Argentina furious at surge in UK military flights over Falklands – Brazil dragged into row

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The South American country’s ambassador to Brazil, Daniel Scioli, has complained to the Brazilian Foreign Ministry about the unusual air traffic between the British Overseas Territory and the continent’s largest country. Argentina’s government detected seven British military flights connecting the Falkland Islands and Brazil between January 4 and 28, local media reports.

According to the details seen by Argentine daily La Nacion, the planes took off from Rio de Janeiro, Sao Paulo and Porto Alegre with five of the seven flights round trips.

The news has raised alarm bells in Buenos Aires about possible consent from Brazil towards Britain’s military presence in the South Atlantic.

RAF Mount Pleasant is a Royal Air Force station based in East Falkland. It was opened by Prince Andrew in 1985 to boost the territory’s defence after the 1982 war over the islands which Argentina lays claim to and calls Islas Malvinas.

Argentina insists the islands are subject to an illegal occupation which began on January 3, 1833, when, it says, the UK used its forces to expel legitimately constituted Argentine authorities.

A diplomatic source told La Nacion: “To allow this frequency of flights means to accept as something normal a military base in the region.”

In a note to Pedro Miguel Costa e Silva, secretary for bilateral and regional negotiations in the Americas, Mr Scioli says: “Argentina will appreciate that the Brazilian government tries to restrict the granting of permits for British military aircraft coming from or bound for the Malvinas Islands, only in strictly humanitarian cases.”

La Nacion reports that in a flight on January 21, a Boeing C-17 Globemaster III military transport aircraft landed at Porto Alegre airport to refuel and left for the Falkland Islands less than 24 hours later.

It came two days after the Argentine Foreign Ministry rejected the British military deployment in the South Atlantic.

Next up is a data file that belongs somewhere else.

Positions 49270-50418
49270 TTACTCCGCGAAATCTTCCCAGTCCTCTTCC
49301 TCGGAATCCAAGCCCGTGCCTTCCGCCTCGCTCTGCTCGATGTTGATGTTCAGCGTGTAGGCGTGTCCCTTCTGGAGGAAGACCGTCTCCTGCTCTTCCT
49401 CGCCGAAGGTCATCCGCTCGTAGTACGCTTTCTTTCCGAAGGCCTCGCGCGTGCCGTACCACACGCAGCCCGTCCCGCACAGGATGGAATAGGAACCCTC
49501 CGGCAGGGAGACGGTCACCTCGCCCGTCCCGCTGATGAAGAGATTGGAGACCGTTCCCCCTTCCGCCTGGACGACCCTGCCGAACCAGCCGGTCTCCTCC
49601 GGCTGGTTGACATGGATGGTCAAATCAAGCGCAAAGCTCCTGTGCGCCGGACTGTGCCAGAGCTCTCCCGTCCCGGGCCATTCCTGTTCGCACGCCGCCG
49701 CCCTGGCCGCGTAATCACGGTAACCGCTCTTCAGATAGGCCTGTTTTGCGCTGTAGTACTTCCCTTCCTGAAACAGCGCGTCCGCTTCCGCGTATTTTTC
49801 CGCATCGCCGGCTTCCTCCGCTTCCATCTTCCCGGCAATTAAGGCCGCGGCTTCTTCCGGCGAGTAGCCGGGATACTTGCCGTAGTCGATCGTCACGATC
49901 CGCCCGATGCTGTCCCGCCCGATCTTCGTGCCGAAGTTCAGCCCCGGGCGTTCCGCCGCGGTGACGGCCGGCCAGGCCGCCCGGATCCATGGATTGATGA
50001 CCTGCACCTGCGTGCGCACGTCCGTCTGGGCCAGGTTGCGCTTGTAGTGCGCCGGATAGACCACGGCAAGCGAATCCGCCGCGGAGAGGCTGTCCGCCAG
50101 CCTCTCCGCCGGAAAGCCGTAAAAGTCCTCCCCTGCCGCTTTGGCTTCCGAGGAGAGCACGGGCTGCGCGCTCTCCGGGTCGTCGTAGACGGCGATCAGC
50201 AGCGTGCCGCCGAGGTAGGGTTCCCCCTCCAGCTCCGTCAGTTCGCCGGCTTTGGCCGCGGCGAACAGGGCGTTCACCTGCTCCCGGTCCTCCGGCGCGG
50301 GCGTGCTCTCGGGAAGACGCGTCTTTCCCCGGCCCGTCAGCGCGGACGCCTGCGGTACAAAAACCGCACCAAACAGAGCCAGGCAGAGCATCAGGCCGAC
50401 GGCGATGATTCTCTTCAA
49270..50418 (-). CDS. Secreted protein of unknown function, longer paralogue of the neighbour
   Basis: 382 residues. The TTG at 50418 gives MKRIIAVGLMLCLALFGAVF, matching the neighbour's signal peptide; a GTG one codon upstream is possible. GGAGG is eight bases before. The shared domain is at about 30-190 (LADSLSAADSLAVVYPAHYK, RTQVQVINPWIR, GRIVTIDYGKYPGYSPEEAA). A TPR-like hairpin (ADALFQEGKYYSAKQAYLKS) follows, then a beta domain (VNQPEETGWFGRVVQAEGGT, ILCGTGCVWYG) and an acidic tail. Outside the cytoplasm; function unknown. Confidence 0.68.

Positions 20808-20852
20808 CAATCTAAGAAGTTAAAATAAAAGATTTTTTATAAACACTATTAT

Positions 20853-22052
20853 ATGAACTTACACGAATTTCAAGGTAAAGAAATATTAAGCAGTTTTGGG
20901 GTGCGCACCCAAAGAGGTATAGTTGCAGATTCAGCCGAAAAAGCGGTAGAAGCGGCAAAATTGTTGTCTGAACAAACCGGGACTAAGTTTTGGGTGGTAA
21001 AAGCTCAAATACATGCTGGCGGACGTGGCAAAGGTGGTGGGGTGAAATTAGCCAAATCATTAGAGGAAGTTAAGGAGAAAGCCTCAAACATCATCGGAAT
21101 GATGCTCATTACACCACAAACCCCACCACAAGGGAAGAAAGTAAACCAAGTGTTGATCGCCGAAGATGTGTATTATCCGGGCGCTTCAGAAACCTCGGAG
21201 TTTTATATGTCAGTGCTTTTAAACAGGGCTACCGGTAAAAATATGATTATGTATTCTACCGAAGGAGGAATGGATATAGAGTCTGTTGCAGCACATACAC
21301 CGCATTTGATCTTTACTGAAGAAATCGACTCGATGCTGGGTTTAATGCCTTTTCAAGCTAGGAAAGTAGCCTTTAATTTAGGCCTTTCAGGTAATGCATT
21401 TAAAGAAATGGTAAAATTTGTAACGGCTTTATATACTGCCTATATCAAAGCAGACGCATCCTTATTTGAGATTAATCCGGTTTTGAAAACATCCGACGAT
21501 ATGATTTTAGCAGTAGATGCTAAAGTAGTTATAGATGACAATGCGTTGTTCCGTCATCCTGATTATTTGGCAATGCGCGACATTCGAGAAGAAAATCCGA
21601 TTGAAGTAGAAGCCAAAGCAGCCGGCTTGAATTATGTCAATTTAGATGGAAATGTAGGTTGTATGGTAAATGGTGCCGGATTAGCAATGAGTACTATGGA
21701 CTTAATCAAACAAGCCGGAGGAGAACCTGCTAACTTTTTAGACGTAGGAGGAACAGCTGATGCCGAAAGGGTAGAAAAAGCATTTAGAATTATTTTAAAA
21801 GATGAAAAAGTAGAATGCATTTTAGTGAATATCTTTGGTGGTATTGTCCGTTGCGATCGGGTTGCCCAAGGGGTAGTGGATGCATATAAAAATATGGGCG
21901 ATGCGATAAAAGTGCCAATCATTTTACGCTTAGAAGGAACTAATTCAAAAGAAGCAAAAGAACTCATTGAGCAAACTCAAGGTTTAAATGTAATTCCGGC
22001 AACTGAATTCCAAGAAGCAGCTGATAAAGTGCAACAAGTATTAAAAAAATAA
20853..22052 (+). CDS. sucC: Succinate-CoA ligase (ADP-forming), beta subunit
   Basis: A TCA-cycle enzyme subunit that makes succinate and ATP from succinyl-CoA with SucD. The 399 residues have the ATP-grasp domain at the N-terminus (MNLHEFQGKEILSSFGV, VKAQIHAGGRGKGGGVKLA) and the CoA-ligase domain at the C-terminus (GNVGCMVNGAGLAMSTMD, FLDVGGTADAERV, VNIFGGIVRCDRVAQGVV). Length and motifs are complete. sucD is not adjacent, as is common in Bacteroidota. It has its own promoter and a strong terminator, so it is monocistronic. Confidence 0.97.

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Buenos Aires has also complained about the installation of a new generation air defence system called Sky Sabre, which Argentina’s Foreign Ministry described as an “unjustified show of force” which distanced the UK from the search for a peaceful solution to the sovereignty dispute over the Falkland Islands.

La Nacion claims that the expansion of Britain’s weapons capability in the South Atlantic contravenes two UN General Assembly resolutions, which urge states to recognise the region as a zone of peace and also call on Argentina and the UK to negotiate sovereignty instead of taking unilateral action.

Brazil is used as a base for humanitarian flights to the Falkland Islands, according to diplomatic sources, with neighbouring Uruguay often used as an arrival point for ships supplying the British Overseas Territory.

However, the volume of military flights in the last month caught the attention of the Argentine authorities, who expressed their concern to Brazilian president Jair Bolsonaro’s government on Monday, La Nacion reports.

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This year marks the 40th anniversary of the 10 week-long Falklands War which was sparked by an Argentine invasion of the islands which cost the lives of 255 British military personnel.

Roger Spink, a member of the territory’s Legislative Assembly, accused Argentina of worsening relations with the Falkland Islands in its use of “bellicose” rhetoric.

He said: “We’re a small population that continues to be bullied by Argentina. They very often use [the row over sovereignty] to divert attention of their population from the issues they have within their own economy.

“It’s very sad. We try and live in peace with them. We’ve bent over backwards to work with them on humanitarian projects.”

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He added: “We feel we’ve been reasonable, despite the difficulties for people who were in effect invaded and [had] their liberties taken away from them, but they continue to issue threats.”

These include Argentina demanding air links to the islands while ignoring requests from the territory to open up a route between the Falkland Islands and Chile.

The Ministry of Defence has been contacted.

With additional reporting by Maria Ortega.

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